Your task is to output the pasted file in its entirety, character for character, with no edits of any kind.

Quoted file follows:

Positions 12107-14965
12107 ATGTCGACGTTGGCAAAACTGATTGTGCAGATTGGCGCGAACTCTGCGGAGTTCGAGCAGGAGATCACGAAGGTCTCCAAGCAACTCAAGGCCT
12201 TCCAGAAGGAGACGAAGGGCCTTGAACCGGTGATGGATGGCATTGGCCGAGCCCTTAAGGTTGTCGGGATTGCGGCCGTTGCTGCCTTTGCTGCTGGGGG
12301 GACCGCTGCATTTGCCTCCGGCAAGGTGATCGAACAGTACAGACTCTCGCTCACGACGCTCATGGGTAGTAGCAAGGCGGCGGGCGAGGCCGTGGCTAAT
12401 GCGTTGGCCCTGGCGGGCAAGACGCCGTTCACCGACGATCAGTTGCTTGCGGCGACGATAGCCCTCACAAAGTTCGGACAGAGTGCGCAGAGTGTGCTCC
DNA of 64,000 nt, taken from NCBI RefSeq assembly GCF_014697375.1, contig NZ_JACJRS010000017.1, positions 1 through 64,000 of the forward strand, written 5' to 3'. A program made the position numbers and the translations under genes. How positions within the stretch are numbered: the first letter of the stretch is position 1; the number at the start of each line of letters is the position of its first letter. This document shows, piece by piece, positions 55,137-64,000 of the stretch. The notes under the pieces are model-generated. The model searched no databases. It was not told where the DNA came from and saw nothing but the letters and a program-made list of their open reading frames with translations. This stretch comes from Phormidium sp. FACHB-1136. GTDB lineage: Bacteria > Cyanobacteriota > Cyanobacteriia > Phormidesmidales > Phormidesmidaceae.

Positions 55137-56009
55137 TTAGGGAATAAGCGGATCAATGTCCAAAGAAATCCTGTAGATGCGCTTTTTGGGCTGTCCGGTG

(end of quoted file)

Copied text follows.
Positions 12107-14965
12107 ATGTCGACGTTGGCAAAACTGATTGTGCAGATTGGCGCGAACTCTGCGGAGTTCGAGCAGGAGATCACGAAGGTCTCCAAGCAACTCAAGGCCT
12201 TCCAGAAGGAGACGAAGGGCCTTGAACCGGTGATGGATGGCATTGGCCGAGCCCTTAAGGTTGTCGGGATTGCGGCCGTTGCTGCCTTTGCTGCTGGGGG
12301 GACCGCTGCATTTGCCTCCGGCAAGGTGATCGAACAGTACAGACTCTCGCTCACGACGCTCATGGGTAGTAGCAAGGCGGCGGGCGAGGCCGTGGCTAAT
12401 GCGTTGGCCCTGGCGGGCAAGACGCCGTTCACCGACGATCAGTTGCTTGCGGCGACGATAGCCCTCACAAAGTTCGGACAGAGTGCGCAGAGTGTGCTCC
DNA of 64,000 nt, taken from NCBI RefSeq assembly GCF_014697375.1, contig NZ_JACJRS010000017.1, positions 1 through 64,000 of the forward strand, written 5' to 3'. A program made the position numbers and the translations under genes. How positions within the stretch are numbered: the first letter of the stretch is position 1; the number at the start of each line of letters is the position of its first letter. This document shows, piece by piece, positions 55,137-64,000 of the stretch. The notes under the pieces are model-generated. The model searched no databases. It was not told where the DNA came from and saw nothing but the letters and a program-made list of their open reading frames with translations. This stretch comes from Phormidium sp. FACHB-1136. GTDB lineage: Bacteria > Cyanobacteriota > Cyanobacteriia > Phormidesmidales > Phormidesmidaceae.

Positions 55137-56009
55137 TTAGGGAATAAGCGGATCAATGTCCAAAGAAATCCTGTAGATGCGCTTTTTGGGCTGTCCGGTG